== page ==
Book Review: The Way to London by Alix Rickloff 9

The Way to London

by Alix Rickloff




Barnes & Noble

Paperback: 384 pages

 Publisher: William Morrow Paperbacks (September 19, 2017)


From the author of Secrets of Nanreath Hall comes this gripping, beautifully written historical fiction novel set during World War II—the unforgettable story of a young woman who must leave Singapore and forge a new life in England.

On the eve of Pearl Harbor, impetuous and overindulged, Lucy Stanhope, the granddaughter of an earl, is living a life of pampered luxury in Singapore until one reckless act will change her life forever.

Exiled to England to stay with an aunt she barely remembers, Lucy never dreamed that she would be one of the last people to escape Singapore before war engulfs the entire island, and that her parents would disappear in the devastating aftermath. Now grief stricken and all alone, she must cope with the realities of a grim, battle-weary England.

Then she meets Bill, a young evacuee sent to the country to escape the Blitz, and in a moment of weakness, Lucy agrees to help him find his mother in London. The unlikely runaways take off on a seemingly simple journey across the country, but her world becomes even more complicated when she is reunited with an invalided soldier she knew in Singapore.

Now Lucy will be forced to finally confront the choices she has made if she ever hopes to have the future she yearns for.


My Rating:


Favorite Quotes:


She shared a tiny cabin with an older widowed woman of a melancholy disposition and a penchant for weeping unexpectedly who, when awake, spent her time recounting stories of her dearly departed husband, Edgar, and when asleep, rattled the paint from the walls with her seismic snores.


I’d scratch your eyes out if I didn’t think it would be a marked improvement.


Mam says a true gentleman treats ladies with respect. Course she likewise says true gentlemen are rare as hen’s teeth, but she has hope.


I know you think I’m an opportunist at best and a tart at worst and I wish it weren’t that way. But when you only have yourself to count on, you learn to count yourself first.


My Review:


I seldom read historical fiction but found myself captivated by this richly detailed and lushly appointed narrative. I was quickly drawn in and intrigued by the plot and enigmatic characters. Although I was initially unsure if I was going to be able to enjoy the character of Lucy. Silly me, of course I did!

Lucy’s tale began as the pampered yet ignored, idle rich, adult daughter of an often-married socialite, as she was living the easy party-girl life in Singapore a few days prior to the Pearl Harbor attack. Lucy was not immediately likable as she was brimming with snobbishness and snark, and popped off scathing replies with little or no provocation. She was a take-no-prisoners and self-centered diva and tended to be vicious and venomous when lashing out. My initial impression of Lucy was that of a vapid narcissist as she found talk of the war tiresome and tedious and didn’t want to be bothered. When her dalliance with a local became an embarrassment to her wealthy stepfather, Lucy was packed off to England on a cruise ship that was unfortunately torpedoed, which was only the first mishap of Lucy’s traveling travails.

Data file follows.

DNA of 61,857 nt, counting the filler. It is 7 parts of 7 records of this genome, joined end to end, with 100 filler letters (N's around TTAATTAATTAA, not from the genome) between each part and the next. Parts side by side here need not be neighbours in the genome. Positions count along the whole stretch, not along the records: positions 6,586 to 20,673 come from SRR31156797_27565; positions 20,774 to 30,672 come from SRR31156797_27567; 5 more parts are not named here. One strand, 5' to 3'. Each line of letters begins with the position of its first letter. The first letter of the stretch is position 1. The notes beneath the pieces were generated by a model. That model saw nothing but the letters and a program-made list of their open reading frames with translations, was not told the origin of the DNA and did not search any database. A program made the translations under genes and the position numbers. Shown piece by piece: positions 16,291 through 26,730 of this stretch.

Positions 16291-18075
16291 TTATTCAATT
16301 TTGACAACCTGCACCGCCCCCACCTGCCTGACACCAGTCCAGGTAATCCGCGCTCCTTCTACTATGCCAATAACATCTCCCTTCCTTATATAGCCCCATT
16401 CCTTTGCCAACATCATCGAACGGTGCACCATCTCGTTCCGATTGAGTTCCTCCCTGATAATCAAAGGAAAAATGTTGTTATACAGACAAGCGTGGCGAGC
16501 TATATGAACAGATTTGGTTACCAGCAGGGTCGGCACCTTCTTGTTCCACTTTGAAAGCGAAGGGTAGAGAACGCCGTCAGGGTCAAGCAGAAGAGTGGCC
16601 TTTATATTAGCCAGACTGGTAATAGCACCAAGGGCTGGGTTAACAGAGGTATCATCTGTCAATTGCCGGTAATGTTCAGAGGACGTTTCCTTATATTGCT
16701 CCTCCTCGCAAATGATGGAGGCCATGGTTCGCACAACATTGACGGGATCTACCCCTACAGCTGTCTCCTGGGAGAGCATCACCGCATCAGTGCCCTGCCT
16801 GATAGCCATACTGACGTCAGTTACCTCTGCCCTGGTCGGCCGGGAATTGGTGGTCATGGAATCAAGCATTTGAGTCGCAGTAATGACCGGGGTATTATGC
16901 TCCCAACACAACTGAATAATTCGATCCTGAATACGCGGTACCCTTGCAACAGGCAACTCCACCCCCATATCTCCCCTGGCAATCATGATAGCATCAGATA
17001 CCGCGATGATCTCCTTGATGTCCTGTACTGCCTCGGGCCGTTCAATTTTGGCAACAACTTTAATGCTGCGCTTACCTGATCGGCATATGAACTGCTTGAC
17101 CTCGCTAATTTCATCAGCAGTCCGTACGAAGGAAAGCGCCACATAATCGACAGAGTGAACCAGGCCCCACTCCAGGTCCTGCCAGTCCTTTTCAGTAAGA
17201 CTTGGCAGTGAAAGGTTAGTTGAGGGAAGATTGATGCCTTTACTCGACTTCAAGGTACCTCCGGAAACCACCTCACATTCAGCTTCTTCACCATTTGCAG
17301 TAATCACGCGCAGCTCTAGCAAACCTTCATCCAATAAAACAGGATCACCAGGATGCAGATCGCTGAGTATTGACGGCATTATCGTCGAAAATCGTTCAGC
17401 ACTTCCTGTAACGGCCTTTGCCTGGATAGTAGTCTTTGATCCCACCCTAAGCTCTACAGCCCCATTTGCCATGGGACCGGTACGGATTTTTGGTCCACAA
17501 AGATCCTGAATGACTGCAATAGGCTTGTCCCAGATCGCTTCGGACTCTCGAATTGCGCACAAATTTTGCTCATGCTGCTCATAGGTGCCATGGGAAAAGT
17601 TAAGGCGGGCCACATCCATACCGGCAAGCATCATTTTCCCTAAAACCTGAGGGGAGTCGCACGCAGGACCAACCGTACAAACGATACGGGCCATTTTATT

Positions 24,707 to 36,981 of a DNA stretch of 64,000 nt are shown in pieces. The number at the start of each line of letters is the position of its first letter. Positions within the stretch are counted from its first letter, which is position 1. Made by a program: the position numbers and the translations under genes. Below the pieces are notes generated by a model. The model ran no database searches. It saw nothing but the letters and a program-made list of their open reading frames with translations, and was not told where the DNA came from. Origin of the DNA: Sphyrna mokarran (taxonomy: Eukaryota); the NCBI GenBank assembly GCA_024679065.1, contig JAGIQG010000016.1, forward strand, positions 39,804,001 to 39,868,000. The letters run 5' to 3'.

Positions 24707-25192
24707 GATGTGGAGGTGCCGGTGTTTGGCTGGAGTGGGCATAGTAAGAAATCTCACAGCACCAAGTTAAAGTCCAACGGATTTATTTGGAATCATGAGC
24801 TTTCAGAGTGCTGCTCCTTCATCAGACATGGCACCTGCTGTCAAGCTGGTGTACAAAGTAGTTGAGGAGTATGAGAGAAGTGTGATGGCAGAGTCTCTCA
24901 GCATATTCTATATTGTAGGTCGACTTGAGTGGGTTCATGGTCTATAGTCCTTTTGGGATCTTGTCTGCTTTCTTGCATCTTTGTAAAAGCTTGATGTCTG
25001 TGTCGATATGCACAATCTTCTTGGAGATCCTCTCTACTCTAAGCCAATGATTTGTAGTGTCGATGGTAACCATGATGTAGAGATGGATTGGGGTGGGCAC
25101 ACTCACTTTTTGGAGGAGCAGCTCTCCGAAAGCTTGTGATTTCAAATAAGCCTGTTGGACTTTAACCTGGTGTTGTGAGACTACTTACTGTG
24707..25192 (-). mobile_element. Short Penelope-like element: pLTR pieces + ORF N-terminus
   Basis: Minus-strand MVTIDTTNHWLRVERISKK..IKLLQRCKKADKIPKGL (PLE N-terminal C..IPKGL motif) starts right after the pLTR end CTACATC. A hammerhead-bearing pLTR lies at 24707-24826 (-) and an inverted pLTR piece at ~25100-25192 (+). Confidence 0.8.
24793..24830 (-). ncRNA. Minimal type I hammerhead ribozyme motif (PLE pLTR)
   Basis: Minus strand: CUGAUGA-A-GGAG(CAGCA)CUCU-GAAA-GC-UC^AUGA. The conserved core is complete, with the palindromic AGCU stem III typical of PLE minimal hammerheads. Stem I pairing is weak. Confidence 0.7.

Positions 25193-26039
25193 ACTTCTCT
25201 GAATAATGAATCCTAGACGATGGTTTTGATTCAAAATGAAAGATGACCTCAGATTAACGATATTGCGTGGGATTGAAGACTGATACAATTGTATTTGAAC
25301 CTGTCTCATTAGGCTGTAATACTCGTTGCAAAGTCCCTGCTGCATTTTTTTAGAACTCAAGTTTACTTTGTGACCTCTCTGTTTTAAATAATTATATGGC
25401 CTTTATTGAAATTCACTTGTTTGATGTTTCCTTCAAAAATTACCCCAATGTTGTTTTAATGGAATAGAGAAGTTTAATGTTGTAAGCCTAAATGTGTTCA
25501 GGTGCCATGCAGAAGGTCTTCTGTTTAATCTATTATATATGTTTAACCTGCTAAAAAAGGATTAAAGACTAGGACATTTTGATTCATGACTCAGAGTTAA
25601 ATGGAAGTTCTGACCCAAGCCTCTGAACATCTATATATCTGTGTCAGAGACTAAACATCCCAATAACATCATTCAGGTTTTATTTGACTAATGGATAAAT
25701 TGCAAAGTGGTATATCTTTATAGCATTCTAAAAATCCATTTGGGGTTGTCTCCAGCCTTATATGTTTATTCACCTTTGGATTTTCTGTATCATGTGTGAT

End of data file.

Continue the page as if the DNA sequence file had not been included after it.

London was not the original destination of her arduous journey when she departed Singapore, but after an uncomfortable stay with her aunt in the country, London became a tunnel vision life-or-death destination. Lucy picked up a fellow run-away and misfit in a mischievous twelve-year-old street urchin name Bill, who provided endless comic relief with his colorful vocabulary and unique turn of phrase, as well as his penchant for finding trouble. Lucy and the ragamuffin Bill bonded during their escape from the English countryside for London and spent long dusty days en route and uncomfortable nights spent hiding in a rat-infested shed and cramped bomb shelters. Their trek took a circuitous route with many delays, distractions, and life-altering adventures and profound epiphanies along the way.  I was provided a review copy of this captivating book by HarperCollins and TLC Book Tours.


About Alix Rickloff

Alix Rickloff is a critically acclaimed author of historical and paranormal romance. Her previous novels include the Bligh Family series, the Heirs of Kilronan trilogy, and, as Alexa Egan, the Imnada Brotherhood series.

Find out more about Alix at her website, and connect with her on Facebook and Twitter. You can also follow her on Pinterest.


9 thoughts on “Book Review: The Way to London by Alix Rickloff

  1. Reply Whispering Stories Oct 12,2017 6:39 am

    I’m not a big historical fiction reader, but it does sound quite interesting. X

    • Reply Empress DJ Oct 12,2017 7:08 am

      Me either, but sometimes I need a change of pace and find hopping genres is refreshing – I’d read more historical novels if they were as entertaining as this one.

  2. Reply Heidi Oct 12,2017 7:49 am

    Great review! This book sounds so lovely and I will have to put this one on my TBR!

  3. Reply Terri A. Wilson Oct 12,2017 8:14 am

    I enjoy historical fiction. This looks like a good one.

  4. Reply trish Oct 12,2017 10:00 am

    I really enjoy reading about characters who change as much as it sounds like Lucy did! Bill and Lucy seem like quite the pair. 🙂

    Thank you for being on this tour!

  5. Reply Bewitched Reader Oct 12,2017 2:44 pm

    This sounds lovely! I enjoy historical fiction every now and then.

  6. Reply Caroline Andrus Oct 12,2017 4:25 pm

    This sounds very different and FABULOUS!

  7. Reply Katie @ Book Ink Reviews Oct 12,2017 6:06 pm

    I adore historical fiction and this one sounds comforting and lovely.

  8. Reply calico041 Oct 13,2017 3:31 am

    I really love historical fiction, especially set in WW2! This one may have to go on my list!

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